Search term: modular

The parable of RIM

Here are the highlights from RIM’s latest quarter:

  • 14.1 million BlackBerry smartphones shipped, 13 million sold through
  • 150k PlayBook shipped with sell-through slightly higher. 800k PlayBooks shipped so far.
  • BlackBerry subscriber base up to 75 million
  • High growth cited for U.K., France, South Africa, Mexico and Argentina, Indonesia, Saudi Arabia and South Africa. RIM is the #1 smartphone vendor in the Latin America and Caribbean region. Sales outside the US, UK and Canada were 61% of revenues. US is now 20% of sales, UK 11%.
  • Hardware growth outside the US was 56%
  • There are 630 carriers
  • 50k apps in App World with 5 million downloads per day
  • Forecasting 11 to 12 million smartphones next quarter

Given the channel fill with a new product, the device business was marginal at best. The company obtained -1% growth y/y in units but 31% sequential growth from a transitional quarter. The average selling price (inclusive of service revenues) is $354 and about $280 excluding service revenues. I estimate that operating margins have dropped to about 11%. Not a good story, but one we have been warned to expect.

But a crucial new twist to the story is that RIM announced that they don’t expect new BlackBerry 10 devices until late next year. That came as a surprise and the stock sold off significantly, valuing the company at well below book value.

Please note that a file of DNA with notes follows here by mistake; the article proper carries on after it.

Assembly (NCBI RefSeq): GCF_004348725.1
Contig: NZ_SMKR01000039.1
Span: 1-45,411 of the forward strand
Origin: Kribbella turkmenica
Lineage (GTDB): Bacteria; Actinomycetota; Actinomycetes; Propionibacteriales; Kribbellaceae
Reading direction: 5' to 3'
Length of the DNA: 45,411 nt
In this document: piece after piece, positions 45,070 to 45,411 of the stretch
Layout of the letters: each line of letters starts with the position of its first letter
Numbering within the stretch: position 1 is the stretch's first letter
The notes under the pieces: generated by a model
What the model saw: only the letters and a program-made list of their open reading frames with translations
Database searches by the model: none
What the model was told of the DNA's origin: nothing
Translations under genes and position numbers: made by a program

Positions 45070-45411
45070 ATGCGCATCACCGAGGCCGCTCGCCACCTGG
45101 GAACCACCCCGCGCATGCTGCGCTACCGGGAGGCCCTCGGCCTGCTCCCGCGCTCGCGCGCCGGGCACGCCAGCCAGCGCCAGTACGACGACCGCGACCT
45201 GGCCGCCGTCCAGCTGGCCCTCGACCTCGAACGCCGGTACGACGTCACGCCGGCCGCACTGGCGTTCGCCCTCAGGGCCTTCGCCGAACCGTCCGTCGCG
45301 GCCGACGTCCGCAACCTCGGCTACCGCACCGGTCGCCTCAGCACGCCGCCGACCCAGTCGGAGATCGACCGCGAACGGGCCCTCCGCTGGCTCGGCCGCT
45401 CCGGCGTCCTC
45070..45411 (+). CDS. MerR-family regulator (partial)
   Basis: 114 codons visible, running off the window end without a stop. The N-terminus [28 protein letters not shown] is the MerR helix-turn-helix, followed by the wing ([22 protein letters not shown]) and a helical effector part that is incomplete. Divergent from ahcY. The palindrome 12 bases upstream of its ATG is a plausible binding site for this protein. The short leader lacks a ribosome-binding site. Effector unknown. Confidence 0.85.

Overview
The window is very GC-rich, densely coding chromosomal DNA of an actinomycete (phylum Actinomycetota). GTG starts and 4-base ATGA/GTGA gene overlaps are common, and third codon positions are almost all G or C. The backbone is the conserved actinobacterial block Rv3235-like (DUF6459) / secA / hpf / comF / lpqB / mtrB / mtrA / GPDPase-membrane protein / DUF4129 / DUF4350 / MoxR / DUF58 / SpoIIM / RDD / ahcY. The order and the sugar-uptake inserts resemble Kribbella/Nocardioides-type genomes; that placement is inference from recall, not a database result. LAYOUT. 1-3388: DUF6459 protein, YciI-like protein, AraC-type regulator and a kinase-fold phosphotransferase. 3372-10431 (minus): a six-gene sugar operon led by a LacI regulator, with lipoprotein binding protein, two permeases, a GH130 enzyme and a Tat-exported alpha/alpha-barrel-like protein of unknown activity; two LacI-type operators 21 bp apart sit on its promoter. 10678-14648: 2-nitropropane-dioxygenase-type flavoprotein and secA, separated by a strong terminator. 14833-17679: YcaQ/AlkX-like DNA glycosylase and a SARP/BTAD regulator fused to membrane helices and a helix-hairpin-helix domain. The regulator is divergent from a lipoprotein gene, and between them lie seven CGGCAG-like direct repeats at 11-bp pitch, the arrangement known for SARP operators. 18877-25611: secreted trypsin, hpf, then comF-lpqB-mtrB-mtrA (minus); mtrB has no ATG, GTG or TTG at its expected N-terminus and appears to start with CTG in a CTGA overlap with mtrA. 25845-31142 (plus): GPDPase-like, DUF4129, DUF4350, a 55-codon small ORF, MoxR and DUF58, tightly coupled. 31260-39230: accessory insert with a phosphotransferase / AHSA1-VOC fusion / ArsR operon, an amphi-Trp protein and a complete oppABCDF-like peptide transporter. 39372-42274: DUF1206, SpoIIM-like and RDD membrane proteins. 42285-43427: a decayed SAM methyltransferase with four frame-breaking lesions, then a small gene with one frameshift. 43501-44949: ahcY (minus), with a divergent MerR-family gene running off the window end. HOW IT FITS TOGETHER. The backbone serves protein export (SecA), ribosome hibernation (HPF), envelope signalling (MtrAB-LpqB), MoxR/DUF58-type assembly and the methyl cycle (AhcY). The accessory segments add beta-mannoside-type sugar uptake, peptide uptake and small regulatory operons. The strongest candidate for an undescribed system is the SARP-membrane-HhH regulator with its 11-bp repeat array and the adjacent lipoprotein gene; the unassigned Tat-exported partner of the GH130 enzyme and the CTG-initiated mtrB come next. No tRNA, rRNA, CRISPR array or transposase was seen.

Stepping back, the biggest surprise is that the company seems to have had no plan for sustaining itself.

Let me explain.

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One of the theories that gets significant attention on this blog is “job-to-be-done” theory. It’s a powerful tool for product designers and managers that allows them to uncover unmet needs and build great products that more often than not have no competition. We’ll dive more deeply into this discussion with some future posts and podcasts.

But today I want to highlight how one developer took the commonly observed job of “to-do lists” and, by applying context, made a compelling solution to the job.

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Read more about OmniFocus here.

The Global Smartphone Market Landscape

There is finally enough information to try to give an estimate of the smartphone market as a subset of the overall phone market.

The chart to the left shows the overall picture.

To sum up: The smartphone market has now reached over 30% of shipments. Non-smart devices are at 69% of total. The individual phone platform shares are as follows:

  1. Android (and Android-like): 17.6%
  2. iOS (iPhone only) 4.4%
  3. Nokia Symbian: 4.3%
  4. BlackBerry: 2.76%
  5. Bada: 1%
  6. Windows Phone 0.5%

The past quarter was the first where there is evidence of significant non-seasonal decline in incumbent platforms. Both RIM and Symbian saw two sequential drops in volume. The iPhone had a seasonal (or, more accurately, transitional) decline. Windows Phone had a very modest increase in share from 1.3% to 1.7% share though this is well below a margin of error in the estimate.

Android (and Android-like) shipments ballooned to nearly 70 million but sell-through could be about 10 million less. Nearly one in five phones sold is now powered by an Android variant. A remarkable story since the share was zero less than three years ago

Of the vendors involved, here is the division of share:

How much does an Apple store cost?